Soccer is a sacred sport in Italy. When I was teaching six-year-old first-graders, their skill level far exceeded any American middle school-aged soccer team. It is incredible watching the soccer match develop during first-grade recess.  The choosing of the captains, the teams, the strategy… And then to watch them play: it was like watching miniature men.  Nothing like the soccer fields across America, where most little league soccer games are basically a crowd of adorable little kids chasing the ball around for an hour.

So, the World Cup was a major, life-changing event.  I learned that Italians go crazy for it.  And Fabio Cannavaro, their national team captain is from Napoli, so you can imagine what the streets of Napoli were like during the games: Empty. That is right, the crazy chaos of the Neapolitan streets would disappear whenever Italy played.  So you can imagine the craziness that erupted when Italy WON the 2006 World Cup. It was madness.  The entire city poured on the streets, singing, dancing, shouting, lighting fireworks, and, obviously, lighting some cars on fire.  Giuseppe and I were downtown at a friend’s home watching the game that evening. The drive home was CRAZY. I was just glad we made it home in one piece.  Giuseppe loved that Italy won; I loved the pure excitement of it all.

So, here we are again in World Cup season. Italy’s performance was incredibly disappointing. Giuseppe, in disgust, basically disowned them and started rooting for USA.   Which is actually hilarious, given the American history of popular disinterest in soccer.  But the American soccer team actually showed some promise. So Giuseppe was pumped.  We went to a bar with some friends from the vet hospital to watch the USA v. Ghana game:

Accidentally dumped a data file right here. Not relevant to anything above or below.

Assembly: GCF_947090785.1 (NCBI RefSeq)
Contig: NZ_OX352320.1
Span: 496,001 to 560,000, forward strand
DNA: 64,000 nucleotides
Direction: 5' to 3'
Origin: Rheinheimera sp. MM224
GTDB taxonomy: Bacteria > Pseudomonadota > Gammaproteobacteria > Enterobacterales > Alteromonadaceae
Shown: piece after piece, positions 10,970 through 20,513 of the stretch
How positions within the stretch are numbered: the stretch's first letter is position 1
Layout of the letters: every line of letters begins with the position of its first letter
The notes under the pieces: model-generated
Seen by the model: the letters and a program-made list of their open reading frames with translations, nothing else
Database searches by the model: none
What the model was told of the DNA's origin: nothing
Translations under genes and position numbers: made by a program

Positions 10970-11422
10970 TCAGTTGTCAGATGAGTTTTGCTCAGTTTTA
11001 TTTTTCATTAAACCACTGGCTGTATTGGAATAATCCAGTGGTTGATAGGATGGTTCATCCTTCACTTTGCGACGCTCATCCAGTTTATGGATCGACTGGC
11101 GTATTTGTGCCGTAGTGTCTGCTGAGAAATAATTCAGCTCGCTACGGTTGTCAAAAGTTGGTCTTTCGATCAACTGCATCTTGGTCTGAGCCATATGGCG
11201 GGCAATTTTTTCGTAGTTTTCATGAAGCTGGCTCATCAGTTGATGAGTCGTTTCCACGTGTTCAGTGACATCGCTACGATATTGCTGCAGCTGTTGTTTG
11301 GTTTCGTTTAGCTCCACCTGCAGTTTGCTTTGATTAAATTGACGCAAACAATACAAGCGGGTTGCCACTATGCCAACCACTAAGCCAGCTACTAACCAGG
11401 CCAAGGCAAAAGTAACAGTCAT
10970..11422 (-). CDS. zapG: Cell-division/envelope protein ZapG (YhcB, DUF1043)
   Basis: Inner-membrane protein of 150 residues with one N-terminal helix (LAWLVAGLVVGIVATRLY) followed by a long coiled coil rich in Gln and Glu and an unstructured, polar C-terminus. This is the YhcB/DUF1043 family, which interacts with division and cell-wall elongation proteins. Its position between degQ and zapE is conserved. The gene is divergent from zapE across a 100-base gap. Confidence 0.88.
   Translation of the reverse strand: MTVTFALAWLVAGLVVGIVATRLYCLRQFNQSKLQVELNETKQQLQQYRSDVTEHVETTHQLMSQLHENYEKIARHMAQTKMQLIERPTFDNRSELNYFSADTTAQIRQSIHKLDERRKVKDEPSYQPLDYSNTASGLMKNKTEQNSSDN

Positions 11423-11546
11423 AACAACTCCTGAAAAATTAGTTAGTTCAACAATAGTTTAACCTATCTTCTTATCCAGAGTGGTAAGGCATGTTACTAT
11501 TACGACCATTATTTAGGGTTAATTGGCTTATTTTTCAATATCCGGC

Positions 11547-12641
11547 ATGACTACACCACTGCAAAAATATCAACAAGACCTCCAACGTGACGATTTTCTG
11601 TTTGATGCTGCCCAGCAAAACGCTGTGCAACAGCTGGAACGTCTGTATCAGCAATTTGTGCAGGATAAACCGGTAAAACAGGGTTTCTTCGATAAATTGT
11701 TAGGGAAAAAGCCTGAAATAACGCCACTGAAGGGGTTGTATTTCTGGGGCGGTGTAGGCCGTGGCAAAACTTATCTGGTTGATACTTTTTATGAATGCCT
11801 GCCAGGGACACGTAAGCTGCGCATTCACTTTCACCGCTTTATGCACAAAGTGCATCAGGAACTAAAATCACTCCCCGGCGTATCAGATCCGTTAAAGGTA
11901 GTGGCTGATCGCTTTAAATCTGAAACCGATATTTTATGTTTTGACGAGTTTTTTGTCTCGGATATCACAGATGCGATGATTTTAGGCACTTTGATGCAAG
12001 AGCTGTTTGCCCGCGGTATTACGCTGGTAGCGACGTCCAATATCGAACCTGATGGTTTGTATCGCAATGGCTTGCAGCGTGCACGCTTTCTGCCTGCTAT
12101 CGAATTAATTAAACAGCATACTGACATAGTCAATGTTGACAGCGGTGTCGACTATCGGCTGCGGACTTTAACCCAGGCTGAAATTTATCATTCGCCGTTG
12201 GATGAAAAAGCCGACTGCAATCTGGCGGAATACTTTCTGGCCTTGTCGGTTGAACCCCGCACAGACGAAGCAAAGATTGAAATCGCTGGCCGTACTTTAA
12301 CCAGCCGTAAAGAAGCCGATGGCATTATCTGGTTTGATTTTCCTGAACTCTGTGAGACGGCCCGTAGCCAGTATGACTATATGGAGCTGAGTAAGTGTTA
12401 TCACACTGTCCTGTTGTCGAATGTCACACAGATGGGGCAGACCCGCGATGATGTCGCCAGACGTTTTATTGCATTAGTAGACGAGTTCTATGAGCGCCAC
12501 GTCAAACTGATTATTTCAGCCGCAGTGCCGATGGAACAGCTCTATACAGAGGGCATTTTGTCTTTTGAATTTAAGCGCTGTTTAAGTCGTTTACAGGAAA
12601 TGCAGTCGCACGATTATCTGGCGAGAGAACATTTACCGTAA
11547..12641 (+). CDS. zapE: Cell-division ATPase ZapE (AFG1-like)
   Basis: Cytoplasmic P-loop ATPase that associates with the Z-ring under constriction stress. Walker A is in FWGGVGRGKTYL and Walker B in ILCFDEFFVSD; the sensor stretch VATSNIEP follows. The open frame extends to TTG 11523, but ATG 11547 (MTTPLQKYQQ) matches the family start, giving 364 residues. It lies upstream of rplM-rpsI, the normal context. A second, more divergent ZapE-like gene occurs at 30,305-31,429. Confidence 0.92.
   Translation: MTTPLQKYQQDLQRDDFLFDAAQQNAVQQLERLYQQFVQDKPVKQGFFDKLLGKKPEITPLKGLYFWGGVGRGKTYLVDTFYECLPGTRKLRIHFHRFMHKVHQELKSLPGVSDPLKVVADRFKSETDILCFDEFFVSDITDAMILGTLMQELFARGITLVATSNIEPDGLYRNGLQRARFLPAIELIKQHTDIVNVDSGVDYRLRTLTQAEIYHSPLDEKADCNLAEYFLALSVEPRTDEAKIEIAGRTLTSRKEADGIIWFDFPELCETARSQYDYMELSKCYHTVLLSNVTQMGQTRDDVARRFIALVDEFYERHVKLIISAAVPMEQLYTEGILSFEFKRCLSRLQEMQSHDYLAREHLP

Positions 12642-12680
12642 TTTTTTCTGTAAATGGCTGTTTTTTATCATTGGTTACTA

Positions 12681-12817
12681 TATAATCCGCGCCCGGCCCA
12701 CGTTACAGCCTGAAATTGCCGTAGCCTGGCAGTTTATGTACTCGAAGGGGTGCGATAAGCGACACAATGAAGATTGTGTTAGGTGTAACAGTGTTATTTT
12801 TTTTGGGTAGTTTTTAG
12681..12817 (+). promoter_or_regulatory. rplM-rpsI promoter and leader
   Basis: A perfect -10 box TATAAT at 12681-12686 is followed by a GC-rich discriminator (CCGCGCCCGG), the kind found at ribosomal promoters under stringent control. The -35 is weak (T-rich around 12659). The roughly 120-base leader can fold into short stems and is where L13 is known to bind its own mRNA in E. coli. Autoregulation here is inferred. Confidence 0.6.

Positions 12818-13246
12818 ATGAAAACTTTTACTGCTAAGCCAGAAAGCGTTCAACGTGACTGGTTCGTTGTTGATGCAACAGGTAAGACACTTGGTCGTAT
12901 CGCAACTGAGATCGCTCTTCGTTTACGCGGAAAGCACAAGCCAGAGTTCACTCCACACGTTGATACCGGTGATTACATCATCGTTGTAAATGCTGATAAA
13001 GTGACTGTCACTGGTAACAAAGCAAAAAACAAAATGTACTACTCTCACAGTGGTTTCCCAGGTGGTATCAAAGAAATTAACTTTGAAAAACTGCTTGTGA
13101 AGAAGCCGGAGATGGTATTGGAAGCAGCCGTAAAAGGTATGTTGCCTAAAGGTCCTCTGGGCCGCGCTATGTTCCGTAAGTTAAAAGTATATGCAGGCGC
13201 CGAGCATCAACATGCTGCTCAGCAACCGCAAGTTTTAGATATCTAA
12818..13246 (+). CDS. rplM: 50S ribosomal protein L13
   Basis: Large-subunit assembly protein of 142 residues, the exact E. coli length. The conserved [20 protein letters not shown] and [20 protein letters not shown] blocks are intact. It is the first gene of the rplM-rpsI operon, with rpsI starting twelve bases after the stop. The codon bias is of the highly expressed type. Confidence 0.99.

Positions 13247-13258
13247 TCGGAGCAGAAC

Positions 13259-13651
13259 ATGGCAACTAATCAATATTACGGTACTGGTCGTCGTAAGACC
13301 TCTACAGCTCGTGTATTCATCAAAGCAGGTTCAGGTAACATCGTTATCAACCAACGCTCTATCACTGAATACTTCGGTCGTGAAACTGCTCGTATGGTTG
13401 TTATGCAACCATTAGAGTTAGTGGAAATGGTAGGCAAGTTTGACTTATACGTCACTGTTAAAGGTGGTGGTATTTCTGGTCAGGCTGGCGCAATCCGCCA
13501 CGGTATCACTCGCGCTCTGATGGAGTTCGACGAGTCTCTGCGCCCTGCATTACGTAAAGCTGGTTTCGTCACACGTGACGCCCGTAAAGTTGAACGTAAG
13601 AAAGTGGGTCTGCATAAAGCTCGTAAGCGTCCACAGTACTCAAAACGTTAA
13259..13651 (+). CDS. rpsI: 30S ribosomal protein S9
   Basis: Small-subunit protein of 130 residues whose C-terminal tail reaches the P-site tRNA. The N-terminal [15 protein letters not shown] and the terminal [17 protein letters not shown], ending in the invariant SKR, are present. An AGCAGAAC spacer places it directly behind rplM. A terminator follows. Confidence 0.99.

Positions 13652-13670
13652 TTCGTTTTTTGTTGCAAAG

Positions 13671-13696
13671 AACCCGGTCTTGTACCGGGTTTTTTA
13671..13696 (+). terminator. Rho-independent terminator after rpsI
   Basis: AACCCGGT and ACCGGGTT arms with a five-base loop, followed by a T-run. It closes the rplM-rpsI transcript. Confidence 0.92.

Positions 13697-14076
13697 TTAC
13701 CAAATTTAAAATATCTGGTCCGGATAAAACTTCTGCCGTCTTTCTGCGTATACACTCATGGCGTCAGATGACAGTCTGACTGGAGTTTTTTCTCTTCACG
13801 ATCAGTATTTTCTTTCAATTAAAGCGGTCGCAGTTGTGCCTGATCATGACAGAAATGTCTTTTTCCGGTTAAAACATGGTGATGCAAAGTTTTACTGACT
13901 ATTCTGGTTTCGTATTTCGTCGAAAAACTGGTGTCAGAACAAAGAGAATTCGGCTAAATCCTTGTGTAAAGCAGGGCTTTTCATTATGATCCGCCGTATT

That game only got exciting in the end. And then Ghana beat us, again. Same as the last World Cup. I think Giuseppe was heart-broken for the whole next week.  But then he got the fabulous idea that we should definitely go to some games at the 2014 World Cup, to be held in Brazil.  That cheered us all right up.  (It’s never too early to start planning, right? Here’s to hoping!)

Lesson learned: Italians love soccer and I love the idea of trip to Brazil…

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Terzo anniversario

Today, June 29th, 2010 is our third anniversary of wedded bliss.  I thought I would commemorate with a photo montage of sorts.  I don’t get carried away, ever… And just think, these are a fraction of the photos that I wanted to post!

(These photos of us and our 200 and some guests were snapped by our “paparazzi” at my parent’s home in Naples, at the church where we were married AND Giuseppe was baptized as a baby {La Chiesa dell’Annunziata: a church where I agreed to married before I had even seen it, lucky for me, all churches in Italy are GORGEOUS!}, and at the beach club in Lago Patria where our reception was.  We have hundreds (thousands?) of photos; I just grabbed a few fun ones!)